WICHITA, Kan. (KSNW) — One veteran remembers using antennas and satellites to pinpoint locations on a Navy ship far before what we now know as GPS.
Retired Chief Petty Officer Doug Ashley said he didn’t want to learn to walk for a living or get shot at all the time, so he didn’t choose the Marines over Army. Also, he never wanted to be in an airplane he might have to jump out of, so the Air Force was not for him.
Ashley said he could swim, so he chose the Navy. Navy boot camp seemed like the safest bet in 1954 when Ashley enlisted.
“I put myself in even worse condition than a minefield,” he said.
The sailors were on a minesweeper off the shore of Vietnam. As a mechanic, Ashley spent a lot of time below deck. But he said they always went on deck when sweeping for mines.
“That way, you weren’t plastered to the ceiling,” he said. “If you hit a mine, so we were all topside.”
The minesweeper was just over half the length of a football field and 40-feet wide. It also had a thick, wooden hull on it.
“So that way, if we got struck by a mine, we had something to float on,” Ashley said, laughing about it.
He said they were sweeping in shallow water, and the ship could float in just ten feet. Their job was to clear the way so that troops could get to the shore for war.
“We sweep mines, blow them up, make it safe for the landing parties to go in,” Ashley said.
He spent nearly three years in Vietnam before he got out of the Navy.
“I went back to my recruiter and said, ‘What are the chances of me getting back in?” Ashley said. “He said, ‘No problem.'”
He saw many assignments throughout his Navy career. For a time, he was with a ferry squadron that would pick up and repair planes. He was also stationed on the Aleutian Islands.
“We listened, and we would have an array that showed markings, as cells would come through,” Ashley said.
Ashley said their job was to pay close attention to what was below the ocean’s surface.
“They were so good at it, they could tell you who the captain of the ship was, so they knew where the ship came from,” Ashley said.
He really enjoyed his time at the Naval Reserve Center, where he trained recruits. He said they worked on everything from Seabee exercises to flying and diving.
“I had an idea of what goes on with every profession throughout the Navy, so that way I could help out anybody that I needed to,” Ashley said.
He also worked with a surveying group. They would launch boats from the ship, so they could look at and analyze the coral reef.
Ashley said a UNITAS tour will always be one of his fondest memories.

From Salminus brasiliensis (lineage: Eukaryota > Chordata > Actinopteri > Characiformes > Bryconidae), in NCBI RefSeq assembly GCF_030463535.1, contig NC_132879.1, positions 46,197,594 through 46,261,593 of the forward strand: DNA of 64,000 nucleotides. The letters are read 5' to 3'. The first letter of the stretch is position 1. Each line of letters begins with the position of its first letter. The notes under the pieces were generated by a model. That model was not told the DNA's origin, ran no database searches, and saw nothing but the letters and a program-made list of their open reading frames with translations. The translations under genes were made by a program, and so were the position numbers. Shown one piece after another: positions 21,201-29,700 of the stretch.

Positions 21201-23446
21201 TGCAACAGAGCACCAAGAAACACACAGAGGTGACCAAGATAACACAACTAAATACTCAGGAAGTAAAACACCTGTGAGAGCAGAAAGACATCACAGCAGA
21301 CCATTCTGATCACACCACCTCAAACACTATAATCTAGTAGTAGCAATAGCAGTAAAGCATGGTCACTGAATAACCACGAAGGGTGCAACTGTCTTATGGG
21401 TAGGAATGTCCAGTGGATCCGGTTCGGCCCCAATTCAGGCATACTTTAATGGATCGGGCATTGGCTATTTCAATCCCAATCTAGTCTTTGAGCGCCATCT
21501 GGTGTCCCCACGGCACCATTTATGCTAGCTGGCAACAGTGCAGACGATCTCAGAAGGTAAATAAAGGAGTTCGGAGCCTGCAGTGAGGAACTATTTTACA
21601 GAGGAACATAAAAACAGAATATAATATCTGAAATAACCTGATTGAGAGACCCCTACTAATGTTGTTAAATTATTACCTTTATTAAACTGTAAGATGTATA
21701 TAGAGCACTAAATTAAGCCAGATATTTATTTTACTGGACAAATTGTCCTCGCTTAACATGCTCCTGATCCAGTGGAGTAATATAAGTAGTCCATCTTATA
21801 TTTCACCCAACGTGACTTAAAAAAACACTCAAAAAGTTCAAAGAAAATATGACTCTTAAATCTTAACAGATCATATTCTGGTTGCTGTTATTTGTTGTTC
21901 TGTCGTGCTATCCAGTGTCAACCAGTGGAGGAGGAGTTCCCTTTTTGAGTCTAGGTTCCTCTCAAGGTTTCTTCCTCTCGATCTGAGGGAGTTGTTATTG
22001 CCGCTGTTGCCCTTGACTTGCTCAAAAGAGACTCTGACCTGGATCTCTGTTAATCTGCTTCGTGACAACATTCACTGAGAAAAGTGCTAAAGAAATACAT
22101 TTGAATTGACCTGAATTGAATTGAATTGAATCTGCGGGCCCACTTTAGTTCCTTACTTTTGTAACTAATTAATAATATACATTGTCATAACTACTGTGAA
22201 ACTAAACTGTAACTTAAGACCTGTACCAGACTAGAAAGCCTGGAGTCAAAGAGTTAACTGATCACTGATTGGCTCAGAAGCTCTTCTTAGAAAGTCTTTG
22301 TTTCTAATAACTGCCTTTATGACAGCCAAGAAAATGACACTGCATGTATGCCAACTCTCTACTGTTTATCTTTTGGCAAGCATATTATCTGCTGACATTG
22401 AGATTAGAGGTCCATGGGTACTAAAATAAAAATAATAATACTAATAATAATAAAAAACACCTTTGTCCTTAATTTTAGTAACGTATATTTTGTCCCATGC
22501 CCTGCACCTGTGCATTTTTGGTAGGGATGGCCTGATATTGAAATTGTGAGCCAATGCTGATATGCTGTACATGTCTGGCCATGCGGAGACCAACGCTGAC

“It was a cruise to show the American flag, promote goodwill,” he said.
The USS Dewey traveled to 36 ports.
“Pulled in, put the brow over, had open house so people could come in and talk to us,” Ashley said. “We stood on the decks out there in uniform.”
He said it also meant so much their families were invited onboard. He said they would host barbecue dinners on the ship to show their families around the ship.
“I got to take my son down into the berthing department and let him see how I sleep on board, when you sleep three high down there, in a space this high,” Ashley said, motioning to the ceiling.
He earned Sailor of the Quarter several times and other accolades along the way. Just before they deployed on his final cruise, his wife got a very special letter.
“She got a letter of appreciation from the commanding officer of the ship that I was on,” Ashley said.
He said the appreciation letter for his wife meant more to him than the medals and awards he earned.
“They recognized the sacrifice that the families made,” Ashley said.
He served for more than 20 years in the Navy, and during that time, he served more than just the military. He said they would go on special assignments at orphanages when they pulled into ports.
“Doing repair work, having lunch with the kids and then playing with them,” Ashley said.
He saw so much culture and achieved his goal of seeing the world from a ship.
“Went down to Panama, went through the Panama Canal,” Ashley said.
He also made several trips across the equator. The first time sailors cross the equator, they earn the title of shellback. But it often comes with an initiation ceremony.
“I am practicing for the beauty contest,” Ashley said, pointing to a picture of himself in costume.
You read that right. He had to participate in a beauty contest for his initiation, but he always knew his turn would come.
“You also think I get to dish it out next time,” Ashley said.
He cherishes the memories he made with the guys and is so thankful he decided to go to Navy boot camp.
He’s also glad he got back in the Navy and that he stayed for an entire career, retiring as a chief petty officer.
Ashley said he spent 20 years, two months and 28 days in the Navy. The day he retired, he got a call from the City of Wichita. He took the mechanic skills he gained in the military and worked for Wichita for 20 years.
Ashley and his wife have been married for 45 years. They have two children who are their pride and joy.